'Bubbles are incredibly symbolic for our family, first becoming so when we noticed our son's fascination with them. As a person with autism, bubbles have always brought Jache countless hours of joy and contentment since he was a very little boy.'
That’s the bubble upside of things.
The bubble downside is that for 12 years we lived inside one. Our lives were quite literally sequestered, continuously involved in a home-based program for optimizing Jache’s (pronounced ‘ache’ with a ‘J’) development, until age 15, when he then began a full-time life skills program at the local public school.
It's been almost 9 years since Jache turned 21. The year my husband, Scott, and I began thinking about Jache’s next step when he turned 22, the age in Massachusetts when public school is no longer an option. Just about any parent of special needs teenagers knows that feeling of having to prepare for when your young adult will no longer have a place to go to be with others.
This photo captures Jache's last day of school. That’s me, Scott, Jache, and Alicia Ogaz, Jache's paraprofessional at school. Alicia has been with us since Jache was two, truly a member of our family, and now the Day Program Director at ExtraSpecialTeas! I call her an ‘Angel on Earth.’ We are all blessed to have Alicia in our lives.
After checking resources in our area, I decided I wanted Jache to continue to be in an inclusive environment. Since all of the available options in our wonderful community here in the Southern Berkshires of Massachusetts felt exclusionary, I was going to have to take matters into my own hands and figure out what that might be.
I dreamed of a place where my son and others with intellectual differences could learn, create and grow, plus be a vital part of their community. It was time to pop out of the bubble!
Time to emerge from the safe and known…and move out into our community…but how to initiate a new engagement with it and at the same time support what was best for Jache?
The first thing that came to mind was a teahouse. There was no other teahouse, at the time, in our town of Great Barrington. I loved tea and could envision it being a place where Jache could be part of the everyday things.
It was important to us that the world and our local neighbors embrace Jache and all others with learning differences. We believed then and now that:
Every differently-abled person:
- has something to offer their community,
- deserves to be part of it,
- needs to know they have value.
It took us three years to get our newly created nonprofit off the ground and open our unique teahouse and vocational program at 2 Elm Street, Great Barrington, MA.
We found a quaint 1920's Victorian that we made our own by pulling up the carpeting and refinishing the hardwood floors, adding brightly colored walls, and purchasing vintage furniture from Habitat for Humanity that we painted to create a ‘boho chic’ atmosphere.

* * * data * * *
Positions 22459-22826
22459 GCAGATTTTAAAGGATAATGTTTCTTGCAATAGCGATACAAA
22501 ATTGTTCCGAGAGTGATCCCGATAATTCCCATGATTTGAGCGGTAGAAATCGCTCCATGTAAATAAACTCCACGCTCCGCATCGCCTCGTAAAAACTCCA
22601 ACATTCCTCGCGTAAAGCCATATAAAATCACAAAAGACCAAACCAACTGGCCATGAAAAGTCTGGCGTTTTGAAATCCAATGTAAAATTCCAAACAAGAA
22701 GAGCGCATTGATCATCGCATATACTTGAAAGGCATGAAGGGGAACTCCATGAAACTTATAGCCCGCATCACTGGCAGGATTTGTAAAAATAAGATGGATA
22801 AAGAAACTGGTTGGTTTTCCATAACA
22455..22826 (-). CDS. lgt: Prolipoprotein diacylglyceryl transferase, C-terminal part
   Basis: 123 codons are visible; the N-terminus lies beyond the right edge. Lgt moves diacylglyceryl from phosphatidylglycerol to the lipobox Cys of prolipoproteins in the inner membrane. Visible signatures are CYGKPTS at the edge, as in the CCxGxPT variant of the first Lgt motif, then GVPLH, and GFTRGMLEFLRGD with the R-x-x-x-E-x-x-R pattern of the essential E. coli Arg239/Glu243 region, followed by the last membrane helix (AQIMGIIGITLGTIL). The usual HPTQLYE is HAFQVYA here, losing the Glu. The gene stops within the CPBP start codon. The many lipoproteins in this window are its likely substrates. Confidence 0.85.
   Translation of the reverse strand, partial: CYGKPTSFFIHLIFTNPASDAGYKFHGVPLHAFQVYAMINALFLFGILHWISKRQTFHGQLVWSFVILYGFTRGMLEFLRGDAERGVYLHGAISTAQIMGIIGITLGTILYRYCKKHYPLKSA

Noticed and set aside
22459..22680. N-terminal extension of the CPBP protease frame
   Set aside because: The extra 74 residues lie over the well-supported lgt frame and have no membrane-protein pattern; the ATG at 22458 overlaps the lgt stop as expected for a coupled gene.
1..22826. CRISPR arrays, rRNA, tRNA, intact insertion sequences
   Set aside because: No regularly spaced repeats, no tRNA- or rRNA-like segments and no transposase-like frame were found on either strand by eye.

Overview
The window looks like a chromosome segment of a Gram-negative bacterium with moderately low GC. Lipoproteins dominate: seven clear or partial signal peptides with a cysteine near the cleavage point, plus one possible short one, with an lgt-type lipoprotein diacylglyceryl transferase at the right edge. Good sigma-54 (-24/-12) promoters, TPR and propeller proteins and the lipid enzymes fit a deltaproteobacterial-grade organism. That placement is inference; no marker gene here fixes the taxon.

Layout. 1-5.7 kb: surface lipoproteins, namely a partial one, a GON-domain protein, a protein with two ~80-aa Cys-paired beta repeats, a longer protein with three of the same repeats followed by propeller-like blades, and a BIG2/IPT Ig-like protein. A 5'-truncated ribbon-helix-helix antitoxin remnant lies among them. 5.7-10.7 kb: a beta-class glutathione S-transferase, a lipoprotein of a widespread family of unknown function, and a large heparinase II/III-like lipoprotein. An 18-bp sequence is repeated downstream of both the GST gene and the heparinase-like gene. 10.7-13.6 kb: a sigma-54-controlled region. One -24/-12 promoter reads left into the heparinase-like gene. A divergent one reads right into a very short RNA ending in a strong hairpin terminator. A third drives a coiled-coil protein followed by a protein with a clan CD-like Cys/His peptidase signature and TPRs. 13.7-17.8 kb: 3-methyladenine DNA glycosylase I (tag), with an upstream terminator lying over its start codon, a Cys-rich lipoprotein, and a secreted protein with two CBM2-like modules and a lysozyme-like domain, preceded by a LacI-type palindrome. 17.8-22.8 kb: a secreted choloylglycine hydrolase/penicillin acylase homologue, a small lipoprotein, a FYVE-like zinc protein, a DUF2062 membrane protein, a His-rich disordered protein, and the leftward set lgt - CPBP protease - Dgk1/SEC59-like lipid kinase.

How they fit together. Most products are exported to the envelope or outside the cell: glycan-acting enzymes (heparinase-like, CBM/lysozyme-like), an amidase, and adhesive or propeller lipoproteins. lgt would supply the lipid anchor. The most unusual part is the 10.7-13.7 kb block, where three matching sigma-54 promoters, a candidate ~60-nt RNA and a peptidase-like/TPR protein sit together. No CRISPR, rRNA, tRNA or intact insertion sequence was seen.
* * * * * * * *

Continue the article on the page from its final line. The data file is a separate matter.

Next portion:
‘I wanted our teahouse to be just the opposite of those typical sterile environments created for those with special needs -a place where anyone who entered, left happier.’
‘On World Autism Awareness Day, April 2nd, 2016, we opened our community-based nonprofit teahouse to employ young adults with learning differences, such as Autism and Down syndrome.’
Now that I've taken the plunge...in the bubble still resonates but in a much more optimistic and possibility-fueled way.
This image really captures that spirit and immediately became our inspiration ‘meme’ the second I discovered it online. It has guided us, almost like a manifesto, in everything we’ve ventured into for bringing our now thriving enterprise to life!
The effusive, glowing bubbles floating up and out of the teacup mean magical possibilities to me. Bubbles have a lightness of being and they’re multi-colored, iridescent...they effortlessly deflect and re-shape themselves as they move through the air.
Many kids on the autism spectrum, like our son Jache can be mesmerized by all those unique characteristics…a metaphor for their own unique qualities. The phenomenon that bubbles float, represents our hope for Jache and for all people with differences to be touched and positively transformed by the very earnest intentions we have at ExtraSpecialTeas.
Just as we offer our teahouse as a place of connection & inclusivity, made possible by many wonderful people, this blog will reflect those experieces including from our participants' perspectives.
So, in conclusion, I am very grateful to be able to share exactly what EST means to me: a little magic in mind with boots on the ground and hands in the air surrounded by 25+ extra special employees doing the same! And that my dream has come true, as well as many of theirs’ too being in the ExtraSpecialTeas' programs.
We look forward to sharing more here on a monthly basis through our blog and newsletter we call…